GREENE: Well, step back for me, if you can. We've had some weeks now of conversations that our listeners have been hearing, painting a picture of the world of higher education today as very frightening - you know, the best schools sort of locking out many less-affluent and minority students, costs getting so high that students, as your surveys have shown, you know, deciding they can't even try to go to their first-choice schools because they're too expensive. But if we look at this picture today, if I'm coming out of high school and interested in college, what position am I in, compared to someone 10, 20 years ago?

HURTADO: One thing is, you know, we have just experienced a wave of, you know, college-age students, and that's going to decline. So, I think that we might actually see some break in this. So, yeah, there is a lot of competition now, but I think also there could be some changes in the high-school-going age that will start to calm that a bit. And institutions really know that they, at some point, they have to really attend to students that they need to serve. And, I think, public institutions in particular are interested in serving students in the state and then also in their local communities, where perhaps economic development needs to happen. So I don't think it's all negative, in terms of what institutions are doing. I think that they actually do have a notion of serving the public good.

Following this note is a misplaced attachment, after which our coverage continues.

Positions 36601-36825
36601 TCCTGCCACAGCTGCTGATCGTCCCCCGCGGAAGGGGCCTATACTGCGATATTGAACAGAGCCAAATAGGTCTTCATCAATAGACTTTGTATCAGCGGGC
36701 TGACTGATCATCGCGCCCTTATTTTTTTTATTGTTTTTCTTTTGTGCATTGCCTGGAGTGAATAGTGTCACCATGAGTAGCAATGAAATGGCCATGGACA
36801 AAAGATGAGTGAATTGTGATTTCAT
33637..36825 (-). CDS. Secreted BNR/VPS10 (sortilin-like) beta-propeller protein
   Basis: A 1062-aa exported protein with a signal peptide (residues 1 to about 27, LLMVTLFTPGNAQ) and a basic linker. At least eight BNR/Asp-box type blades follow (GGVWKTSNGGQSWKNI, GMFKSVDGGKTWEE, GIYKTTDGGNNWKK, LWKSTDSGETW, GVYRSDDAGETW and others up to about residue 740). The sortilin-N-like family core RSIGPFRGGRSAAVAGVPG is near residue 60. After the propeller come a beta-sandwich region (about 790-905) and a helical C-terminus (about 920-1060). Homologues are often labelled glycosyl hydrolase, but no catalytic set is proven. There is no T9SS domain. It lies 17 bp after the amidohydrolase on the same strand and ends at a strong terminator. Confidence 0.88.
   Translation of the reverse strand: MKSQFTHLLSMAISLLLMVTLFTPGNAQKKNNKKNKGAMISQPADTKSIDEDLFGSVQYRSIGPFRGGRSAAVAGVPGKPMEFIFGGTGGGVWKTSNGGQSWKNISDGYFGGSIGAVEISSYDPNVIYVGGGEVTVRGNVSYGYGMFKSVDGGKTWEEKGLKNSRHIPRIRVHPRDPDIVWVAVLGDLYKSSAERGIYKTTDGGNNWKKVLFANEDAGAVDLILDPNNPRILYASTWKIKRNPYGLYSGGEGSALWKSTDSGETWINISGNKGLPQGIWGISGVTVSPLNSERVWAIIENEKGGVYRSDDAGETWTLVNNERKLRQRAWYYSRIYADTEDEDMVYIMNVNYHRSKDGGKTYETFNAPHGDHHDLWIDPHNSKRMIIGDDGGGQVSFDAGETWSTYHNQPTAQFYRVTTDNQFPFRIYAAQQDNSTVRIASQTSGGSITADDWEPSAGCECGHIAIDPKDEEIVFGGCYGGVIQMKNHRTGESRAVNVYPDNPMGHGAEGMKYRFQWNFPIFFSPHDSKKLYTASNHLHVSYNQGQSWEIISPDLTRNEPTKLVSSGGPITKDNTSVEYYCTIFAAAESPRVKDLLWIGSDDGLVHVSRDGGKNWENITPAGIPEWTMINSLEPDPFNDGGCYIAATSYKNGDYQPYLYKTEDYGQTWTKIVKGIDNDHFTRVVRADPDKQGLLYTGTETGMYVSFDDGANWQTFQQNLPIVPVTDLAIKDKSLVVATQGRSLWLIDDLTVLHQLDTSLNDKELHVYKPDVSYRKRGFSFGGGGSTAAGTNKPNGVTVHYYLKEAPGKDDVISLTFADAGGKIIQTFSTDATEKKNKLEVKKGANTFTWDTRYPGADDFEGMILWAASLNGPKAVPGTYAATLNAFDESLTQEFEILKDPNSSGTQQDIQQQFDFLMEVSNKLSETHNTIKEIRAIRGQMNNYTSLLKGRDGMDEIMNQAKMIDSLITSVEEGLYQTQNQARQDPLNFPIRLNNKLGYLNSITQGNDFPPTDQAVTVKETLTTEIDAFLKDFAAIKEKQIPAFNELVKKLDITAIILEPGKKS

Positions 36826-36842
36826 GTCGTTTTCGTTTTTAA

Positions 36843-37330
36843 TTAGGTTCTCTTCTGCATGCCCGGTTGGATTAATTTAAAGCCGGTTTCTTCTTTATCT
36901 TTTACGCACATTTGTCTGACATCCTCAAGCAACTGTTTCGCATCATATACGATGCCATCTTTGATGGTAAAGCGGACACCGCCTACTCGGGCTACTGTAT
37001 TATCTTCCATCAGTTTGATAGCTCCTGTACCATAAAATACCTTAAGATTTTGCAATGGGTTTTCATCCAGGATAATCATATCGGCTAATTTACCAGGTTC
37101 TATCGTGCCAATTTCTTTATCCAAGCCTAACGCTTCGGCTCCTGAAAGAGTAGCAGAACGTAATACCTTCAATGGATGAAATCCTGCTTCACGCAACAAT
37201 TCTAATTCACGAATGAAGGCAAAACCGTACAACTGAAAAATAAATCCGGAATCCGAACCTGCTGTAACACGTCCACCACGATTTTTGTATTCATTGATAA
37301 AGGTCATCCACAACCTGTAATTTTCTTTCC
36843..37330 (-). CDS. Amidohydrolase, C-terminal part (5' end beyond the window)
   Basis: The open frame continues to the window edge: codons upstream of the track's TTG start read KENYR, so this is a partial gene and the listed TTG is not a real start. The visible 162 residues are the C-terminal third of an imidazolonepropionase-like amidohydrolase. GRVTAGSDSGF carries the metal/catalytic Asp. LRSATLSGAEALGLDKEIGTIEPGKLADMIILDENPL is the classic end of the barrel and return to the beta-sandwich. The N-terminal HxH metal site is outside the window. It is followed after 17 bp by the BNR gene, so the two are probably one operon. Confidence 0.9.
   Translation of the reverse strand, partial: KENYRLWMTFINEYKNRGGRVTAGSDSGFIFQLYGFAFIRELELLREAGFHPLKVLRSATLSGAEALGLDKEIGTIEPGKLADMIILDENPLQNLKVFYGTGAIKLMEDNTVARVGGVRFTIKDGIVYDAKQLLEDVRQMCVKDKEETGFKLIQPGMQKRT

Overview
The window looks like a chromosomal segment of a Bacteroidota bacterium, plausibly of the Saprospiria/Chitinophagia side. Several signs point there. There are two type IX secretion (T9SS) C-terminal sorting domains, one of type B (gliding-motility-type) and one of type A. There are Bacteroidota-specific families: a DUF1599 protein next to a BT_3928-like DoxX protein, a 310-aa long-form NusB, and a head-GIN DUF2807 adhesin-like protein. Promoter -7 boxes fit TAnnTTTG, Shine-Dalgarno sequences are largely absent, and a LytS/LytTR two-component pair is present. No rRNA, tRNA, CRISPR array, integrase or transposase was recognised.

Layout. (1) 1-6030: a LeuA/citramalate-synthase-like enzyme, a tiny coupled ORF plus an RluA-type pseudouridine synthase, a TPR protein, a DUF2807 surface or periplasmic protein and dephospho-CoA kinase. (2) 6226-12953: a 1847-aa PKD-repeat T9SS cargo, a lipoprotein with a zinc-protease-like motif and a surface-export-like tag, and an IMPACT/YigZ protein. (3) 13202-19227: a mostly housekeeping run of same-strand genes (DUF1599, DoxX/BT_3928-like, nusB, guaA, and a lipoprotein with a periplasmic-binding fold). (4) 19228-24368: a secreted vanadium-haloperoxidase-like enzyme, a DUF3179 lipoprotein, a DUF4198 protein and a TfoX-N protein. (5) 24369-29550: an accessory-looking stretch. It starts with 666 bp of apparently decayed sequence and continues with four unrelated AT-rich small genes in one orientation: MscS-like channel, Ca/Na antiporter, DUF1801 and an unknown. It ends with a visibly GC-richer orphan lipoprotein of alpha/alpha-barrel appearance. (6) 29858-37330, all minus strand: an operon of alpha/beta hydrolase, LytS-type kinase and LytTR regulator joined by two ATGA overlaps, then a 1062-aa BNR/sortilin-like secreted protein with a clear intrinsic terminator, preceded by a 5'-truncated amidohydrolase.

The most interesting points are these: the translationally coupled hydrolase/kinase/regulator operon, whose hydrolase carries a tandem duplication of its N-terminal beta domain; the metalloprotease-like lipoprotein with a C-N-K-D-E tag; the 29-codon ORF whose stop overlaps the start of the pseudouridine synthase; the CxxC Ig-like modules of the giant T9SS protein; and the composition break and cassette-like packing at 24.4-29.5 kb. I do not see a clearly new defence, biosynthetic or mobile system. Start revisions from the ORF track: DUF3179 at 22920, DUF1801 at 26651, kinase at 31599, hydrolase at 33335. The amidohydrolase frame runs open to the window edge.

GREENE: Professor Hurtado, thank you so much for talking to us. I've learned a lot. We really appreciate it.

HURTADO: All right. It was fun.

INSKEEP: Sylvia Hurtado is director of the Higher Education Research Institute at UCLA, and spoke with our own David Greene.


And a last word from the first person we talked to a few weeks ago about paying for college - David Shirker, a student at Miami's Coral Reef High School. For years, his whole family has carried bag lunches and skipped vacations to save for college. Well, David just got some good news: He'll be attending a prestigious art school that he didn't think he'd be able to afford.

DAVID SHIRKER: I am attending the Tisch School in NYU. The Tisch School did actually offer me a substantial scholarship, where I still do have to pay a decent amount every year. But it's actually doable.

MONTAGNE: David's mom says they won't change their frugal habits until all three of the Shirker kids have graduated from college.